TUCSON, Ariz., April 15, 2009 — Researchers supported by the Muscular Dystrophy Association (MDA) and the National Institutes of Health say results of a gene therapy trial in three people with limb-girdle muscular dystrophy (LGMD) are the first to show promise beyond safety alone, MDA announced today.
"These exciting results demonstrate the feasibility of gene therapy to treat limb-girdle muscular dystrophy," said Jane Larkendale, portfolio director with MDA Venture Philanthropy, a program that moves basic research into treatment development. "The lack of adverse events seen in this trial not only supports gene therapy for this disease, but it also supports such therapies for many other diseases."
Neurologist Jerry Mendell, co-director of the MDA clinic and director of the Center for Gene Therapy at Nationwide Children's Hospital in Columbus, Ohio, received MDA support to coordinate the study team, which announced its results online today in Annals of Neurology.
Although the primary goal of the small trial was to establish the safety of intramuscular injection of the alpha-sarcoglycan gene into a foot muscle, the investigators also evaluated how long gene activity persisted in the muscle, the level of protein produced from the gene and the response of the immune system to the gene.
No adverse events, such as rejection of the therapy by the immune system, occurred during the trial, reassuring researchers of the likelihood that their approach is safe in people with the alpha-sarcoglycan-deficient form of LGMD, a form of muscular dystrophy affecting children and adults that begins with weakness in the muscles surrounding the shoulders and hips.
Moreover, all three trial participants produced four to five times the amount of alpha-sarcoglycan protein in the gene-injected foot muscle compared to the amount in the corresponding muscle on the other foot, which received a salt solution. This level of output from the transferred gene persisted until at least the date of the last evaluation, which was six weeks after injection in one patient, seven weeks in another, and 12 weeks in the third.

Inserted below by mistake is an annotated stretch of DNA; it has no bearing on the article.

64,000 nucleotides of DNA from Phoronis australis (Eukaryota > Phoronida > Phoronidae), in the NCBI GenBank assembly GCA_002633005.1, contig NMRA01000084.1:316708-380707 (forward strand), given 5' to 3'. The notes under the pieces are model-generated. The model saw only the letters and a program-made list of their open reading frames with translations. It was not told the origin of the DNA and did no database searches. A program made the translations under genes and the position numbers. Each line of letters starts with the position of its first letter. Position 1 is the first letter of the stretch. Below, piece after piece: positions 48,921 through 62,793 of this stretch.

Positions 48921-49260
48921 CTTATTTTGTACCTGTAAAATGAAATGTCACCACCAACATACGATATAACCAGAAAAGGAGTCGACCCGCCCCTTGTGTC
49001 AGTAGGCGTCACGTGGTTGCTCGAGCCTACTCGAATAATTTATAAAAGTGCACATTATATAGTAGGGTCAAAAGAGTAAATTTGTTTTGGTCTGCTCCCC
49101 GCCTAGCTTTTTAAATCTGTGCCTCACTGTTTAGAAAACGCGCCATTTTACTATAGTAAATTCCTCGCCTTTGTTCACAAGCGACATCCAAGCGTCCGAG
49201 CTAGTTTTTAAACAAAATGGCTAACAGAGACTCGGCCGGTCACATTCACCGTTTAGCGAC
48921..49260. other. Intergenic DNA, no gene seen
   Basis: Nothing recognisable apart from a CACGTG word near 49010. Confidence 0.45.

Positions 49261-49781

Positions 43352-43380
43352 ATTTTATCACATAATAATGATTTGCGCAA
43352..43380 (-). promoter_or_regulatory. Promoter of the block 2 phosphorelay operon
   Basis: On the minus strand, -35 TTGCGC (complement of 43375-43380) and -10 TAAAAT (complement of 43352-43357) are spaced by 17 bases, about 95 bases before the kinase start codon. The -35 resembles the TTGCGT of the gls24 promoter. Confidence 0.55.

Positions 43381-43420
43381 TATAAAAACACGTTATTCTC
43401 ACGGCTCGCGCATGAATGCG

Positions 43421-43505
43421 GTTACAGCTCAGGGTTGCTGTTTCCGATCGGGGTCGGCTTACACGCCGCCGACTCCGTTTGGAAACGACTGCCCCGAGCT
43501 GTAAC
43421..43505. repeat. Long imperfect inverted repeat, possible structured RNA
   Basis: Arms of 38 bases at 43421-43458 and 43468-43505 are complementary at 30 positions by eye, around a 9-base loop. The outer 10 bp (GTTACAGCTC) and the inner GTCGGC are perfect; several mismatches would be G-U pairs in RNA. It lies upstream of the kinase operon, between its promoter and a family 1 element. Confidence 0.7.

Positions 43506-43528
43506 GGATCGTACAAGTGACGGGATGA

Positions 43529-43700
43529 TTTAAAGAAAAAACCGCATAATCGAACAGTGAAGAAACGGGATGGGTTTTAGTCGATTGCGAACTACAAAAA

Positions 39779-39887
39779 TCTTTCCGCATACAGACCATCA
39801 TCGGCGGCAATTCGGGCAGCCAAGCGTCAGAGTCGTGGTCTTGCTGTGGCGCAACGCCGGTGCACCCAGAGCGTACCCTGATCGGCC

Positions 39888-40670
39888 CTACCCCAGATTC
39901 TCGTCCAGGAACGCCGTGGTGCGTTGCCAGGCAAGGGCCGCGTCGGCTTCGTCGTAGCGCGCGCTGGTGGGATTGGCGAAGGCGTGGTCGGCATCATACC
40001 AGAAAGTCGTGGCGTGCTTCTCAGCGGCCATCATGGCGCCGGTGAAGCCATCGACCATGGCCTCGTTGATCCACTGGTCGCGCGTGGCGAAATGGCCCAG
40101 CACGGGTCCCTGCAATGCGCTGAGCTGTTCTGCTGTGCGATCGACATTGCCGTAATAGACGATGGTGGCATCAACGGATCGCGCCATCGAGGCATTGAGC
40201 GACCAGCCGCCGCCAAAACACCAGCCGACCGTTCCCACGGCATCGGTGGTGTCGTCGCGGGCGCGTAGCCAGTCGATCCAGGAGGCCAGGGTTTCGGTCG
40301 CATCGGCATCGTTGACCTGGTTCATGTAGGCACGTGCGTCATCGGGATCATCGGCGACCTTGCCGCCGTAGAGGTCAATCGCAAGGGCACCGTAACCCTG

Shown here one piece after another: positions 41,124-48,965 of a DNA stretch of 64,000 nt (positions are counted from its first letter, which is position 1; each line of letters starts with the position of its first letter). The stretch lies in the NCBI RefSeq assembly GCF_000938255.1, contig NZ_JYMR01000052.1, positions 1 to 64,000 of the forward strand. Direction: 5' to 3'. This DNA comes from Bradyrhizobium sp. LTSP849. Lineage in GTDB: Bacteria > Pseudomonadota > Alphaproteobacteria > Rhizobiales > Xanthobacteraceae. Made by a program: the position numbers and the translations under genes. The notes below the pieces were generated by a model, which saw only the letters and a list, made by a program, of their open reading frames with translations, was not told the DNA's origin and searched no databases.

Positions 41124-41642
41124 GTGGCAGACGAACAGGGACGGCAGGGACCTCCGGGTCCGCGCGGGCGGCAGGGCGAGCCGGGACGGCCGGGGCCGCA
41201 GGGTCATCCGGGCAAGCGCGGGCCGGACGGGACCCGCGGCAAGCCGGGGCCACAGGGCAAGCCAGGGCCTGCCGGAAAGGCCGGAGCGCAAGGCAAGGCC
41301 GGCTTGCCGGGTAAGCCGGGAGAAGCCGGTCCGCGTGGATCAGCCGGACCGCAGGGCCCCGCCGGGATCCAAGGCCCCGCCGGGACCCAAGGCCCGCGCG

In each case, the alpha-sarcoglycan protein assumed its normal position in the membrane of the muscle fiber and restored the structure of a protein cluster that's normally found at that location but is missing in muscles that lack alpha-sarcoglycan. The cluster is crucial to the integrity of the muscle fibers.
The response of the immune system to the transferred gene and its carrier, a viral shell, was brief and minimal in all cases and did not interfere with gene activity.
No improvement in function was expected from this direct injection into a very small area. A delivery method that reaches a large muscle area will be necessary to improve function, the researchers say.
"In summary," the researchers note, "this is the first gene therapy trial in muscular dystrophy demonstrating promising findings, setting the stage for moving forward with treatment of this catastrophic group of diseases. ... Nevertheless, clinically meaningful outcomes will require vascular [into blood vessels] delivery to multiple muscle groups."
They also note that the study has potential relevance for other muscle diseases and for diseases in which muscle tissue can be used to secrete therapeutic proteins into the bloodstream.
About Limb-Girdle MD
LGMD is one of nine types of muscular dystrophy, a group of genetic, degenerative diseases primarily affecting voluntary muscles. A mutation (flaw) in any of at least 15 genes that affect various muscle proteins can cause the disease. Alpha-sarcoglycan is one of these proteins. When alpha-sarcoglycan is lacking, muscles develop weakness and wasting, starting in the shoulder and hip area and spreading to other muscle groups. Loss of walking ability can occur. Alpha-sarcoglycan-deficient LGMD is inherited in a recessive pattern, meaning a child needs to inherit a mutation in an alpha-sarcoglycan gene from each parent to show symptoms.
About This Study
The study participants, who were ages 12, 13 and 14, all have alpha-sarcoglycan-deficient LGMD and have lost the ability to walk.
They each received an injection of alpha-sarcoglycan genes encased in carriers made from altered type 1 adeno-associated viruses.
Each gene was coupled with a molecular "on switch" called a promoter. The researchers used a promoter known as MCK, which works only in muscle tissue, avoiding unwanted protein production elsewhere in the body.
One foot muscle received the genes, and the corresponding muscle on the other foot received saline alone. Neither the investigators nor the trial participants knew which injection contained the gene until after muscle biopsy results were evaluated several weeks later.